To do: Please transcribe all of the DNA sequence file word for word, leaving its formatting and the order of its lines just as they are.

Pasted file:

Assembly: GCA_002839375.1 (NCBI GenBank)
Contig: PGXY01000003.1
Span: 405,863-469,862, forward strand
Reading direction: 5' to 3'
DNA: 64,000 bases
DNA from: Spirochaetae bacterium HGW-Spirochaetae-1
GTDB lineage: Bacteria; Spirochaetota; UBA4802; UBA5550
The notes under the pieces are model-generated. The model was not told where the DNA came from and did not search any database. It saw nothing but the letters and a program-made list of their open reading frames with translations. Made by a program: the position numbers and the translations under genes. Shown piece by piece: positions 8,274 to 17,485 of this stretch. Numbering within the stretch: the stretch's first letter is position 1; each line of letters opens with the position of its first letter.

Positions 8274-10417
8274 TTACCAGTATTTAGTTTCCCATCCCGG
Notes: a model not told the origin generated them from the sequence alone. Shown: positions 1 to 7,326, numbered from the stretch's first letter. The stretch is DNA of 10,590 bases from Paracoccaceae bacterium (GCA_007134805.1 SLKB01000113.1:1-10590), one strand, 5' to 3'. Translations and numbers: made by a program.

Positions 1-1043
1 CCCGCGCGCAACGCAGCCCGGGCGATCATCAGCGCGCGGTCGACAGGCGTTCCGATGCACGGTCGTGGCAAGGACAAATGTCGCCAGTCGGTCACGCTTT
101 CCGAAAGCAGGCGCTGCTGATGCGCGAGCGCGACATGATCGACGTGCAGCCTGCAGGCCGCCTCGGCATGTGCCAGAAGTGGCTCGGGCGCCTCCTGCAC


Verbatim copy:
Assembly: GCA_002839375.1 (NCBI GenBank)
Contig: PGXY01000003.1
Span: 405,863-469,862, forward strand
Reading direction: 5' to 3'
DNA: 64,000 bases
DNA from: Spirochaetae bacterium HGW-Spirochaetae-1
GTDB lineage: Bacteria; Spirochaetota; UBA4802; UBA5550
The notes under the pieces are model-generated. The model was not told where the DNA came from and did not search any database. It saw nothing but the letters and a program-made list of their open reading frames with translations. Made by a program: the position numbers and the translations under genes. Shown piece by piece: positions 8,274 to 17,485 of this stretch. Numbering within the stretch: the stretch's first letter is position 1; each line of letters opens with the position of its first letter.

Positions 8274-10417
8274 TTACCAGTATTTAGTTTCCCATCCCGG
Notes: a model not told the origin generated them from the sequence alone. Shown: positions 1 to 7,326, numbered from the stretch's first letter. The stretch is DNA of 10,590 bases from Paracoccaceae bacterium (GCA_007134805.1 SLKB01000113.1:1-10590), one strand, 5' to 3'. Translations and numbers: made by a program.

Positions 1-1043
1 CCCGCGCGCAACGCAGCCCGGGCGATCATCAGCGCGCGGTCGACAGGCGTTCCGATGCACGGTCGTGGCAAGGACAAATGTCGCCAGTCGGTCACGCTTT
101 CCGAAAGCAGGCGCTGCTGATGCGCGAGCGCGACATGATCGACGTGCAGCCTGCAGGCCGCCTCGGCATGTGCCAGAAGTGGCTCGGGCGCCTCCTGCAC